Now, according to Reuters, because the Senate failed to pass the Democrats’ cyber-security bill, Obama may sign an executive order before the November election that would unilaterally impose more mandates and regulations on the private economy.  Word of the likely executive order earned the president an objecting letter from six Republican senators led by Senator McCain.

The senators discouraged Obama from signing an executive order.  They wrote “The gravity of this [cyber] threat requires a genuine bipartisan effort to advance legislation, not a selective and unilateral executive order.”  A presidential order “cannot provide the incentives to encourage private sector participation and the requisite information sharing to address evolving threats.”

Further, the senators cautioned Obama “an executive order will solidify the present divide.  Only the legislative process can create the durable and collaborative public-private partnership we need to enhance cyber-security.”

The Republicans want to follow the lead of the U.S. House of Representatives and pass a strong information-sharing bill that includes liability protections that allow business and government to better share cyber information, which was the core of the Republican Senate bill, the SECURE IT Act.

Mr. Panetta, who is anxious for action, favors for now a presidential executive order that would promote information sharing, but he acknowledged private companies are typically reluctant to share internal information with the government and might have to be forced by law.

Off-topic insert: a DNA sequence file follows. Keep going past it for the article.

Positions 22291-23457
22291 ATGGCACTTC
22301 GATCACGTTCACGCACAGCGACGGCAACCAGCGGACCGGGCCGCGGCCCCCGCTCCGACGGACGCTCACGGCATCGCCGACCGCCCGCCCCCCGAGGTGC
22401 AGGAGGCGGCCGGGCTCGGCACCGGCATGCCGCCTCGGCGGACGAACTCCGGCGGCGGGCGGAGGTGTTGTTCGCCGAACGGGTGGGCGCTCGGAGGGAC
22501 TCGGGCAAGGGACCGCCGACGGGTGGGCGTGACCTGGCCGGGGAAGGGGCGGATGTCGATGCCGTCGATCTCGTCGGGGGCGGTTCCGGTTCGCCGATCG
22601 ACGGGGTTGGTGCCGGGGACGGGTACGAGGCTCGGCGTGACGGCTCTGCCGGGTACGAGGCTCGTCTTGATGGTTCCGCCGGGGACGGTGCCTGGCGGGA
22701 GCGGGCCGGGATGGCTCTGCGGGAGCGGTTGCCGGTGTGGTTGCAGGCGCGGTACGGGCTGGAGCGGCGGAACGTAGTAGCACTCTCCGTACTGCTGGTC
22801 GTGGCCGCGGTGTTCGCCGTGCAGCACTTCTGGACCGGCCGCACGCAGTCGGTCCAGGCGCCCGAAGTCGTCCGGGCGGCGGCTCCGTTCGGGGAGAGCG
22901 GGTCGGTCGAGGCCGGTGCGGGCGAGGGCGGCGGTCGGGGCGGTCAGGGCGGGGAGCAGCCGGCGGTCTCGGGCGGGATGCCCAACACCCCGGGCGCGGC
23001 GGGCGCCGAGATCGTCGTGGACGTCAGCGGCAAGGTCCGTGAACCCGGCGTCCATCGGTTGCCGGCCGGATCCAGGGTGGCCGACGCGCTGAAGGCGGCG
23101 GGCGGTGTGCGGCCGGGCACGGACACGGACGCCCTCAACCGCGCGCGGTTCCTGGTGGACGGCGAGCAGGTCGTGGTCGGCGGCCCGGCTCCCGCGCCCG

The fact is private firms are reluctant to share information because they are legally constrained by anti-trust laws and due to restrictions on the kind of information that can be shared with the government.   Unless these constraints are removed, which is addressed by the SECURE IT Act, any private-government sharing would be slowed or non-existent.

Mr. Romney has not publicly endorsed the Senate Republicans’ bill but his presidential platform reflects similar views in its criticism of Obama’s cyber-security policies.  It labels Obama’s cyber-security policies “unsuccessful in dissuading cyber-related aggression,” “costly and heavy handed” and says it will “increase the cost and size of the federal bureaucracy and harm innovation in cyber-security.”

Romney’s only official cyber-related statement is found at his campaign website which promises within his first 100 days in office he will “Order a full interagency initiative to formulate a unified national strategy to deter and defend against the growing threats of militarized cyber-attacks, cyber-terrorism, cyber-espionage, and private-sector intellectual property theft.” That is not a policy position but his platform’s strong opposition to Obama’s policy means Romney stakes out an opposite approach to the president which he should unequivocally outline and defend in an opinion article like Mr. Obama’s July 19th Wall Street Journal piece, “Taking the Cyber Attack Threat Seriously.”

The easiest policy fix for Romney is to simply endorse the Senate Republicans’ SECURE IT Act or the four bills passed by the Republican-controlled House this April.

Both candidates agree America faces potentially devastating cyber-attacks, but they differ on the approach.  Mr. Obama’s position is well known but Mr. Romney can help himself on this issue by publishing his cyber-security policy views, endorsing Republican congressional bills and/or preparing a clear answer when the question inevitably comes up in the debates.